Saturday, 12 February 2011

Like Father Like Son (1987)

The 'Magnificent Ambersons' of the Eighties bodyswap cycle...
Like Father Like Son (1987, Rod Daniel)

Starring: Dudley Moore, Kirk Cameron, Sean Astin, Debbie Zipp, Kedric Wolfe, Kitty Swink, Corki Grazer.

Tagline: Chris and his dad have accidentally changed bodies - but no big deal. Chris gets the Jag and the Gold Card. Dad gets the fake ID and the bio final’

Trailers: Pippi Longstocking, Short Circuit 2, Things Change

Cherrypick: The name's Trigger; as in the horse; as in ‘hung like a…’”

If you’re reading this then chances are you’re an aging juvenile in an egg-stained Pixies/Red Dwarf/Philosophy Football t-shirt who is quite possibly still living with their parents or underachieving/speed-dealing college chums, very probably into heavyweight on-line gaming and definitely without significant other. You routinely refer to that first Star Wars film as A New Hope, think you’re being terribly magnanimous when reminding people that Frankenstein was in fact the doctor and not the monster, and cheerily envisage your future as a permanently baked sabbatical from reality during which you will hopefully add nothing to society and ultimately overdose on crazy eightballs of Fig Newtons and Mr. Pibb in the arms of a syphilitic Scottish hooker.
A Scottish hooker, yesterday
If so, you might be well advised to check out the Freudian intricacies of 1987 Dudley Moore laugh-gamble, Like Father Like Son, which chronicles the travails of a teenager disinherited of that apportioned boon of childhood’s crystal-tipped Arcadia to which we slovenly nerds so ardently cling, and banished - mewling and yet unprepared - into the gale-force pandemonium of adult life.
‘Dagenham’ Dud phones in his usual booze cruise-control performance as whiskeyed-up heart surgeon Dr. Jack Hammond. Cavorting his way through an endless whirl of cocktail parties, limousines, sexual harassment and class action suits, Dud’s life is strictly moving to the rhythm. A mere nip and tuck away from being appointed Chief of Staff by the cabal of freeze-dried war criminals that make up his hospital board, the only thing that could possibly go wrong for the good doctor is for his gong-bonging son (Kirk Cameron) to be off scarfing down some mystical Navajo brain-transference serum in a scene of operatic debauchery straight out of Pasolini’s Salo

Unfortunately, Dudley’s shit out of luck, because this is precisely what’s occurring out in the Mojave desert, where Cameron – egged on with licentious glee by his egregiously precocious little mate, Trigger, played by Sam out of Lord of the Rings – sits bare-ass naked under a Joshua tree while a motley collection of unrepentant hippies, Native American dreamcatchers and opportunistic paedophiles dance themselves into trancelike abandon to some harsh proto-trip hop beats and the mystical infusions of the psychotropic drug vie with a six-pack of Mickey’s Big Mouth for control of his immortal soul.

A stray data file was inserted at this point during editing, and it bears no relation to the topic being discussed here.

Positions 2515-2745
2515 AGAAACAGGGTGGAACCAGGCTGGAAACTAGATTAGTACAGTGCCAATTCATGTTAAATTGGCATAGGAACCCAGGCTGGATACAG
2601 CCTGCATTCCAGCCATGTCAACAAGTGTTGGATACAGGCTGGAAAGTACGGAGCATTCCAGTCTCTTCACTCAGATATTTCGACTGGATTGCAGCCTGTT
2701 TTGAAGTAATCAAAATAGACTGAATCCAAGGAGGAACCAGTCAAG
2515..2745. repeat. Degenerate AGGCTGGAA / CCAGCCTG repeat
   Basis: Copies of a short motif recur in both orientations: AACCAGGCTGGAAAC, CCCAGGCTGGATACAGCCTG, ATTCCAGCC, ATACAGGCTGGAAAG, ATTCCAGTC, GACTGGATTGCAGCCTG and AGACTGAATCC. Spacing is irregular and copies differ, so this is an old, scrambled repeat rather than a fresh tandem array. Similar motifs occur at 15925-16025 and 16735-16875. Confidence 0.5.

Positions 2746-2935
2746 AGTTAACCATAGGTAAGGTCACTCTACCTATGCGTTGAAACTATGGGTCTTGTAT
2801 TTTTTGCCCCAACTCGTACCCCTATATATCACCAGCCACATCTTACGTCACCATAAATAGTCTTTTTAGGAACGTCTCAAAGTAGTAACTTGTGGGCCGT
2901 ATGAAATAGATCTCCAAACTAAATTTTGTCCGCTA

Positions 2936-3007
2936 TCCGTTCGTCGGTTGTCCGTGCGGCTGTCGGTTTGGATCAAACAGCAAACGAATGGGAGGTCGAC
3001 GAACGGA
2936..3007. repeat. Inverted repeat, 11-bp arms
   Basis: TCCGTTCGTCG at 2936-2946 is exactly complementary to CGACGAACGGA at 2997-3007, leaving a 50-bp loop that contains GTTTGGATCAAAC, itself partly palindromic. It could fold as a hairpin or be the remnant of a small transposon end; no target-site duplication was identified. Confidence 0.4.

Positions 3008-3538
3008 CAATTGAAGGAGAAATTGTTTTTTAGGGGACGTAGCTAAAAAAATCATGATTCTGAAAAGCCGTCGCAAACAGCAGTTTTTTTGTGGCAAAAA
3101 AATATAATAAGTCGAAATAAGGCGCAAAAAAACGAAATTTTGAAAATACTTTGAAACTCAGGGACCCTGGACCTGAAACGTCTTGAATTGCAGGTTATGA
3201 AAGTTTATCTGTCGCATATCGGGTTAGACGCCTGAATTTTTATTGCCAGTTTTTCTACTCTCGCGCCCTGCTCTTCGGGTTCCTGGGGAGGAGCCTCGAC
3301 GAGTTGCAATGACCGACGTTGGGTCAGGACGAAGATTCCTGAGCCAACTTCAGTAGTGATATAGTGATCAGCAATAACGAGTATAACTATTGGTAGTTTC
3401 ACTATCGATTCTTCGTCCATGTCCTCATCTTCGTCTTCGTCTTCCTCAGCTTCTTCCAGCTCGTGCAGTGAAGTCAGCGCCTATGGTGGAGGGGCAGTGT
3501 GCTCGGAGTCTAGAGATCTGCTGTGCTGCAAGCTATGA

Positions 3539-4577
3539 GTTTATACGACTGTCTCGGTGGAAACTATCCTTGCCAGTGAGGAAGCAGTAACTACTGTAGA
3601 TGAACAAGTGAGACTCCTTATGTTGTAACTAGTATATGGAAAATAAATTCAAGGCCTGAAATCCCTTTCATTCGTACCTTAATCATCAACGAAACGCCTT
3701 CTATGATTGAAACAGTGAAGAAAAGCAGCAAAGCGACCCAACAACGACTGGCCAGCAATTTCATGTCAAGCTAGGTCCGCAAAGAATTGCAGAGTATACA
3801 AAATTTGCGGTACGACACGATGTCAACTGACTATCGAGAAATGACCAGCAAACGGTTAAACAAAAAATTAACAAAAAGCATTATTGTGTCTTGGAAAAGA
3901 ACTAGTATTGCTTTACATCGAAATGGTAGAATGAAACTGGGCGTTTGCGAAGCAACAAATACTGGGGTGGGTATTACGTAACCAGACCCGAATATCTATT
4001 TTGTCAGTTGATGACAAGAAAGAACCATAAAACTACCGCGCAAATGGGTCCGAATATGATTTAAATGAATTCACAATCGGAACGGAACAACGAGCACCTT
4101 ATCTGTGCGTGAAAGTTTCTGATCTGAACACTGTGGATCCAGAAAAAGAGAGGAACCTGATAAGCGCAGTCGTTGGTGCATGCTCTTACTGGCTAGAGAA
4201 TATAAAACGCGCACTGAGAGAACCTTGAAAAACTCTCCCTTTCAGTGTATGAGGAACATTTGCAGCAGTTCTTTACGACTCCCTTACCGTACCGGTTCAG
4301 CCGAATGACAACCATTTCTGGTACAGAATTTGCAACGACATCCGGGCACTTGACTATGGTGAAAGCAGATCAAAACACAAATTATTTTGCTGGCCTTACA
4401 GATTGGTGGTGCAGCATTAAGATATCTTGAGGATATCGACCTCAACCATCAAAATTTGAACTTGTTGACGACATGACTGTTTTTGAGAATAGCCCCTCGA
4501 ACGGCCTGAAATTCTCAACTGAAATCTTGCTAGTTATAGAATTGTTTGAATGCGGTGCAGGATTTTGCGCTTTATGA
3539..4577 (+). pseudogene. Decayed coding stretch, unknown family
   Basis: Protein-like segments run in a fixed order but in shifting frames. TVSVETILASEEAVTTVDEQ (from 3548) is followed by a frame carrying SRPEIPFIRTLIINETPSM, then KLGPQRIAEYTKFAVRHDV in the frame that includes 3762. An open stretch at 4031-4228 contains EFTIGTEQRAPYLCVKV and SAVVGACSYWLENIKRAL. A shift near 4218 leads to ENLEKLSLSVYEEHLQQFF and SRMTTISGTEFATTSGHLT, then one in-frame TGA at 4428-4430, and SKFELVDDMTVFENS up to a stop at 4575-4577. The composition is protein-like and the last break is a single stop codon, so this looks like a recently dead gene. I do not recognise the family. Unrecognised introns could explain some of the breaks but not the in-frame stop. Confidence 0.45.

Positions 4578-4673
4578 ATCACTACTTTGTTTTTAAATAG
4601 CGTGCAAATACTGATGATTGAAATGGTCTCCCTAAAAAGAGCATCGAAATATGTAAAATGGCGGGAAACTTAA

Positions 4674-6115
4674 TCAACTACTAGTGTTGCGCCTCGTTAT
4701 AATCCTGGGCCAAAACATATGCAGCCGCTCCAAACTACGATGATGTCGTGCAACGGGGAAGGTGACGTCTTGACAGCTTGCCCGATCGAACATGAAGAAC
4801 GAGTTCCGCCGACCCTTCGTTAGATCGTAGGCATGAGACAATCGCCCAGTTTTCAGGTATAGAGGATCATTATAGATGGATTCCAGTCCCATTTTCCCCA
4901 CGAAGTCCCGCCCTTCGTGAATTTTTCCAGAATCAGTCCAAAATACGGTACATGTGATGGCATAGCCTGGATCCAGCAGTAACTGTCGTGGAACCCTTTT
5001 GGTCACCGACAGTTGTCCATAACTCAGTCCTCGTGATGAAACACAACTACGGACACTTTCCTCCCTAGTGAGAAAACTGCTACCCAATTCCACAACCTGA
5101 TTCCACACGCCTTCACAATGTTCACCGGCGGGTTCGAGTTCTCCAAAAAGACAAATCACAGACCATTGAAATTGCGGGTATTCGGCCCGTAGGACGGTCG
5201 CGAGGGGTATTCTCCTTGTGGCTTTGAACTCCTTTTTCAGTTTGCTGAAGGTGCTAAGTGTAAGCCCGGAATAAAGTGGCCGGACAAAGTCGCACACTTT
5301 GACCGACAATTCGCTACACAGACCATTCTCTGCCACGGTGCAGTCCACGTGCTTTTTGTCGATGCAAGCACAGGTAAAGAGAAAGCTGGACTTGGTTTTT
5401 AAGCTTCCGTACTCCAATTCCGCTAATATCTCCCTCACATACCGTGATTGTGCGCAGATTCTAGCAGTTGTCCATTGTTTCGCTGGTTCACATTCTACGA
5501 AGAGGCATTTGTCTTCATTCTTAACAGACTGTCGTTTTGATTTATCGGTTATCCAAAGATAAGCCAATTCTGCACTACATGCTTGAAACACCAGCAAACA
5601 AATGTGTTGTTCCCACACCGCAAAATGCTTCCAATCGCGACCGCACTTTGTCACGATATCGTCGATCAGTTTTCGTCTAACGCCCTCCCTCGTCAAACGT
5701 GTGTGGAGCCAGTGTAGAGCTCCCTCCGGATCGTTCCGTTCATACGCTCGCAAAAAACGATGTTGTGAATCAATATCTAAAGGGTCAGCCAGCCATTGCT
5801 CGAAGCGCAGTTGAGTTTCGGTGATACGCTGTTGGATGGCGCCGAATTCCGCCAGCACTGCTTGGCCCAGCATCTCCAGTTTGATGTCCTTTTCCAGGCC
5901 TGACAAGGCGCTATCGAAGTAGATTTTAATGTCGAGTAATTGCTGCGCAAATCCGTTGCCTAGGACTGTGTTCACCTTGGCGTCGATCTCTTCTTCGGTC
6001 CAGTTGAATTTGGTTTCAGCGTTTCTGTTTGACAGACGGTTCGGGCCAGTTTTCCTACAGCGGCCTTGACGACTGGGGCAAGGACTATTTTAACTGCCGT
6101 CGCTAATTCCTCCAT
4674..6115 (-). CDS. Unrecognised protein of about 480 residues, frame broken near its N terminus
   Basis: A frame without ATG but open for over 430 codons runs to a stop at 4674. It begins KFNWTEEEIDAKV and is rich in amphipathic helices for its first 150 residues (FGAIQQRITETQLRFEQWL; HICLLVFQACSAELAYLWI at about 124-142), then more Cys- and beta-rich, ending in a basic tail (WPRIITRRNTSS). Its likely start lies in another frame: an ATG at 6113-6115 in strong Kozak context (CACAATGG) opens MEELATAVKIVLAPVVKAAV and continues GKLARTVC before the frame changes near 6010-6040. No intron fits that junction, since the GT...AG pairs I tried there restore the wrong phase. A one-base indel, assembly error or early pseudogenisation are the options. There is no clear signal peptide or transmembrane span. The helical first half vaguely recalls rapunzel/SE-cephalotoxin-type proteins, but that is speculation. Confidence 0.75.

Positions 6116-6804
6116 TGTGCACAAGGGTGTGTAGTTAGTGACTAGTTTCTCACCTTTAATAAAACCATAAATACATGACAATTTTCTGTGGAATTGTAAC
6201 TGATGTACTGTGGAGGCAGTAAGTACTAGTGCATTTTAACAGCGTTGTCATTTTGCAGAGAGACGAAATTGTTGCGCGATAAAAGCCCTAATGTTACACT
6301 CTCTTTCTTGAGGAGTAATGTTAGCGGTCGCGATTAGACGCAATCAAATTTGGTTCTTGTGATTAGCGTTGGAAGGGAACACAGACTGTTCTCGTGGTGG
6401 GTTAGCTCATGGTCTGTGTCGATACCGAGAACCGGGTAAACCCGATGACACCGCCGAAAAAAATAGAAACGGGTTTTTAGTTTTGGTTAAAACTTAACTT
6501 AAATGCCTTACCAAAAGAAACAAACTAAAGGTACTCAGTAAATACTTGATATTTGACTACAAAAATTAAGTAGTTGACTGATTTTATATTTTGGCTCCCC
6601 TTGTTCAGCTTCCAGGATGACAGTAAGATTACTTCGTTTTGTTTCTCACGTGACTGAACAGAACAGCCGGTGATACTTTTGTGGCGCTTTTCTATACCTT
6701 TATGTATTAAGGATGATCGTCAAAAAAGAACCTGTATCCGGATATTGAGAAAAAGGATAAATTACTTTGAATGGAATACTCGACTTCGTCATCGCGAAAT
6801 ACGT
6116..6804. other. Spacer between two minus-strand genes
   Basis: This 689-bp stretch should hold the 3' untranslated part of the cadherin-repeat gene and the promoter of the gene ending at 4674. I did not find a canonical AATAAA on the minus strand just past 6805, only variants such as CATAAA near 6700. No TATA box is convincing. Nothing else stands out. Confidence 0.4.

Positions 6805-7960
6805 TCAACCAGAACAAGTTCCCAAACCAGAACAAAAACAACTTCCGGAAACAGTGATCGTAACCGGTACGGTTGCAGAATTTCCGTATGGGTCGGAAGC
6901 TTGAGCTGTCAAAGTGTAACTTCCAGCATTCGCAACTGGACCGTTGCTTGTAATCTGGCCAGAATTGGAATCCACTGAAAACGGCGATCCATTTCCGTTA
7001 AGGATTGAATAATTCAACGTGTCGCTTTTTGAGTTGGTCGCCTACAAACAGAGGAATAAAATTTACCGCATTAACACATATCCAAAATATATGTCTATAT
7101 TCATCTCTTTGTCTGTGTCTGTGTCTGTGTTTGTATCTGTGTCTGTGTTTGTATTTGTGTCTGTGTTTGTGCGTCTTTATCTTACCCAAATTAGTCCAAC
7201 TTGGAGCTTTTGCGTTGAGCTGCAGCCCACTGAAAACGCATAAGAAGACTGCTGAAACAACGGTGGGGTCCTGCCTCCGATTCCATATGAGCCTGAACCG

Cheerio career!
Naturally, the first that Dud knows about any of this is when he wakes up on the couch of a Redondo Beach candy man named Terrible Arnold next morning to find that during the night he has transmigrated into the body of his fifteen year old son. And though this ungodly mess is entirely Cameron’s fault, only the hardest heart could fail but to sympathise with the poor lad when he in turn discovers that he is to see out the balance of his days cocooned in the skin of a vulgar cockney dwarf.

Cameron does at least make immediate use of this new-found maturity, by simply donning a suit and tie, filching the keys to Dud’s golf cart and closing the door behind him on his way out of the plot, thereby abandoning the few remaining viewers to a film now entirely dependent on the ability of a sozzled fifty-year old from the East End of London to persuade us that he’s hep to the recondite teen intrigues and elaborate mating rituals of spoilt Orange County high schoolers… 

The rest of the film is as aberrant and bewildering as an orang-utan wedding.
"And how much is it for the full hour..?"
After youthful flirtations with the all-female switcheroo of Disney’s Freaky Friday, the canine transmogrifications that vivified Chevy Chase’s Oh Heavenly Dog and the gender-bending effrontery of Steve Martin/Lily Tomlin reverse, All Of Me, the age-swap genre finally came home to daddy in 1987 with the boys-only club sired by LFLS. Peddling neither the wilful iconoclasm that marked Judge Reinhold/Fred Savage face-off Vice Versa nor the generational terrorism of George ‘El Geriatrico’ Burns’ 18 Again, nor, indeed, overwhelmed by the hysterical consumerist stampede that so engulfed Tom Hanks in Penny Marshall’s age-inappropriate immorality play Big, Daniels’ film is liberated to explore the pandemic obsession with the executive class of an entire generation of fathers with jettisoning the impedimentia of adulthood in favour of a regression to the coddled, superintended lifestyle of their own pubescent offspring.

It is perhaps indicative of the post-War comfort-zone of the American male where men and boys alike yearned for that Eternal Prom Night on which they borrowed dad’s car, spiked the punch at the Sock Hop Ball and managed to get their hand up Mary Lou’s freckle; when summers lasted a lifetime, Country was still King and terms like ‘Foreign Policy’, ‘Crack Tenement’ and ‘High School Shooting’ were other people’s problems.

Is this what F. Scott Fitzgerald meant when he said “There are no second helpings in American lives”, or was he just pissed up on booze..?

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